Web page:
Archive for October, 2012

Again, November

Month of thanksgiving and also, month of madness: the vaunted month where authors everywhere try to churn out a novel of 50k words or more.

I’ve tried it twice now, and I don’t think it’s for me.

I have at least two friends-in-Boston who might be doing it this year, and at least one friend from my crit group who is interested in doing it — I have to admit, the temptation to start up again is strong. But as my boyfriend says, “Nano is that abusive boyfriend who is no-good-very-bad for you and who you keep going back to anyway”, and I’m somehow oddly uninterested in being known as “that person” who cannot manage to learn from past mistakes.

It’s started me thinking, though.

Sometimes there is just a lack of perspective and far, far too much hubris involved.

Last year, I got terribly discouraged because it seemed like everyone was easily whacking out their word count within an hour and I was struggling with a wordcount in the low hundreds. Everyone, including the writers who are multi-published and do this for a living (which wasn’t too depressing); the college kids who flood the chatroom come NaNo (not that depressing either, considering I could have written ten novels in my college career instead of leveling up a character in World of Warcraft to max level as a hobby); and what was truly last-vestige-of self-esteem-killing — the under 18 teenagers who were tossing out words in the thousands that were good.

So I quit.

Clearly, it wasn’t healthy for me and I wasn’t actually going anywhere because I spent more time being terrified of being behind than actually able to write.

Not that I’m proud of quitting.

The spectre of quitting, of being lesser than haunted me for quite a while.

It was hard, terribly hard to admit that I have a horrible issue with stress. That I was under-performing by my standards to everyone, in all age ranges, in all stages of life.

Not to be overly dramatic, but it made me question just whether or not I was actually capable (or deserving? I don’t know) of being a writer. It made me wonder, if it took me ten hours a day to painstakingly etch out less than two thousand words — was it actually even worth it for my time investment? Put another way — was my world and myself benefiting more from my taking that time out to write, or would I just be doing everyone a favor if I cleaned the house, cooked more healthy meals, and volunteered in that time instead?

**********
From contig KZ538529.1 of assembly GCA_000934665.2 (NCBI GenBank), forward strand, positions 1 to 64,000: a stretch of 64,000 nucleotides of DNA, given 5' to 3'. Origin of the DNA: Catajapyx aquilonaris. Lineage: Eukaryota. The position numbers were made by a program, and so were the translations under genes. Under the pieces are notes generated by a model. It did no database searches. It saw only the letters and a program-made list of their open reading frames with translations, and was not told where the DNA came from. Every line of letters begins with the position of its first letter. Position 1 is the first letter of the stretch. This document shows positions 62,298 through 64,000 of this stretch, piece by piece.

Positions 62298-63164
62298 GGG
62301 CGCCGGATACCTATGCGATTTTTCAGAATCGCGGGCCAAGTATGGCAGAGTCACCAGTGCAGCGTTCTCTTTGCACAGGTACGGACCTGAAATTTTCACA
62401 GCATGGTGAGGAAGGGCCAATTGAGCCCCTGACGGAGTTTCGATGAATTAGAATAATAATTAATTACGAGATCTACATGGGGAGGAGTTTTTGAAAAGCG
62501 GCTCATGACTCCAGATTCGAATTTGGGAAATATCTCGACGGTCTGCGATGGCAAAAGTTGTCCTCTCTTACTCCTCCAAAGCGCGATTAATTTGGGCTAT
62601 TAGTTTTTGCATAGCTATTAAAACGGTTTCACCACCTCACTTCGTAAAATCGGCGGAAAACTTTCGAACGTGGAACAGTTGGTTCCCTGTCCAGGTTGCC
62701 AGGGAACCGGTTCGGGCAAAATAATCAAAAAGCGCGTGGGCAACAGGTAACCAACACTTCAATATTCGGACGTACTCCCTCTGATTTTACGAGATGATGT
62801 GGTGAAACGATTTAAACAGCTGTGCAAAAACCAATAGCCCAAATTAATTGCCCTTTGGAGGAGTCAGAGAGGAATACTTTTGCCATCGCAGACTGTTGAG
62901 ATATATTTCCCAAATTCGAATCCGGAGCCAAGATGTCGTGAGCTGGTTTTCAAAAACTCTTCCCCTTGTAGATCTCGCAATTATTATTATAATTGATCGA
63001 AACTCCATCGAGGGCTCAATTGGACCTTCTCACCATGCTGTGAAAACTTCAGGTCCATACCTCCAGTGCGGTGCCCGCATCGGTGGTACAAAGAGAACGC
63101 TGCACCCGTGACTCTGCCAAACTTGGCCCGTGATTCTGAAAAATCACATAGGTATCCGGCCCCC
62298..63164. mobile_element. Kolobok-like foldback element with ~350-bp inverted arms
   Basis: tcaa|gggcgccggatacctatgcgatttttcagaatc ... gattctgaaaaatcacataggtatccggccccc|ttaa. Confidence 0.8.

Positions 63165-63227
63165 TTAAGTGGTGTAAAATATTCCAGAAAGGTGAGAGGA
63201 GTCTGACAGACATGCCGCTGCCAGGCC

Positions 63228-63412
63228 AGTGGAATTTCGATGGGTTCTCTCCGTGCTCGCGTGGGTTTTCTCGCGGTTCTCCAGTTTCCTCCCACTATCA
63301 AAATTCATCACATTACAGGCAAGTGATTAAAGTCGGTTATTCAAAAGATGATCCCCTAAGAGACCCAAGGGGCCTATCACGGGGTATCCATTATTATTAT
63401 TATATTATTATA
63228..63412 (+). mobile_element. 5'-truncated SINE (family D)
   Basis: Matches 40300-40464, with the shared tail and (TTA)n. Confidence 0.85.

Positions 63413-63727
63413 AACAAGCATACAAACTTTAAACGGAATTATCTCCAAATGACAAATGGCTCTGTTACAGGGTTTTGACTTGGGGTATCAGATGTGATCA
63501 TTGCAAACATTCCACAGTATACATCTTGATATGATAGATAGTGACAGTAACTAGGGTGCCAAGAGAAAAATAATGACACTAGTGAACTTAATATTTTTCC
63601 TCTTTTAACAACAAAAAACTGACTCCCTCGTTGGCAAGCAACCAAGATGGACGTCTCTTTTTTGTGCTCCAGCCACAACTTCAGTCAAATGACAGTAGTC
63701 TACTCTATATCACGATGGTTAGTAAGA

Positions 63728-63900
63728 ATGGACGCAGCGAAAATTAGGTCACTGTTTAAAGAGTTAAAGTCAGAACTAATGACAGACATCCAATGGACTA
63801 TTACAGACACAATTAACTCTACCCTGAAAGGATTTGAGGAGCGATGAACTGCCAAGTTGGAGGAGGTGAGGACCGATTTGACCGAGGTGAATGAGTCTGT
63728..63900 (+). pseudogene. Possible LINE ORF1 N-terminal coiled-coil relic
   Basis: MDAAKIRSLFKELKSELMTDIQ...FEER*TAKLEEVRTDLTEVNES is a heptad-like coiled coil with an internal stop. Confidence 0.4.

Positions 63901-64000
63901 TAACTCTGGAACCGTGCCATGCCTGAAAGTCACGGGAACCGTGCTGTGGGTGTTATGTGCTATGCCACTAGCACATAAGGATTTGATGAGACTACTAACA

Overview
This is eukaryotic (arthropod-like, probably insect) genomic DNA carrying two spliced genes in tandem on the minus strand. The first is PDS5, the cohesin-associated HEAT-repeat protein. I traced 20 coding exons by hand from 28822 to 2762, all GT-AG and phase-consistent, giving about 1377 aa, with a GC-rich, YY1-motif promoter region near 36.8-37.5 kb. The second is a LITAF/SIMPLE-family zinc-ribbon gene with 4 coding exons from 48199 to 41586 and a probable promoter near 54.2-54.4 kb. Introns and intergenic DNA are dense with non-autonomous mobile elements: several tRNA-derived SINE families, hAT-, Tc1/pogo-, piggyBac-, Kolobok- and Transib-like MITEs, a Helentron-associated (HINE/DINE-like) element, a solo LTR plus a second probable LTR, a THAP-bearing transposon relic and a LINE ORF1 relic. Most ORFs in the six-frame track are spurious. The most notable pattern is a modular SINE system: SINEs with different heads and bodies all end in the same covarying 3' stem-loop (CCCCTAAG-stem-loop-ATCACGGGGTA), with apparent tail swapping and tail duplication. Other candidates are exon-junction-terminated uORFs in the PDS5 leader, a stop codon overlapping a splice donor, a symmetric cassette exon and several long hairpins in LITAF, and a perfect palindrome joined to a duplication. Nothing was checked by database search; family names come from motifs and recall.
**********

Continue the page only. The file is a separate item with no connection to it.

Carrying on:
I had sort of the same reaction when I started reading all my food bloggers who started getting married, had babies, had cookbooks and memoirs out and had this visceral gut reaction against being left behind.

To a certain extent, I blame our society. Everything in media fills us with horror about growing old, about under-achieving for our age range, about the terror of being overtaken by the young nipping at our heels. Popular culture expects certain things of us, and if we haven’t managed that by the age that it deems proper — nothing can save you from the scorn, the disdain, the vaguely caring, mostly catty implications of being too old to have that sort of pipe dream.

Well, screw that.

I’m twenty seven this year. That’s a respectable number. I won’t care if there are 18, 17, 14 year old publishing books and becoming famous. I won’t care if other authors are juggling a day job, a husband, and three children. I won’t care for the stupid siren catcalls of popular media telling me that I’m just a washed up old nag gone too many times around the block with no new tricks left to learn.

Twenty seven. That means at least thirty, if not forty, fifty, sixty more years to live. Seventy and eighty more years if I’m lucky and if medical advancements and money says yes.

I have plenty of time.

This year, maybe I’ll do it differently.

If I do head back into NaNo madness, I’ll have a safe word.

I’ll remember that it’s a personal journey and the only person I should legitimately be competing with is myself, and perhaps not even then.

My day job right now is grueling in ways both mental, social, and physical. To compare the word count I have when I drag myself home from work after a confrontation-laden day to the word count I get when it’s the depth of summer, there’s no work, and I can just heat up pizza for dinner is complete folly.

I can only seek to live my life in a way that makes me happy and satisfied with myself at the end of the day instead of wondering where the hours went to. And I should gag and quell that stupid little voice that nags, incessantly, about how I haven’t found a way to cure cancer through my writing yet.

This time around, it’s about the journey, not the destination.

 

Love doesn’t hurt

A conversation with C the other day unearthed some things that I had not previously been aware of.

I can sometimes be defensive about my lack of appreciation for a certain person(s). This defensiveness can sometimes venture forth into the realm of absurdity, even to myself.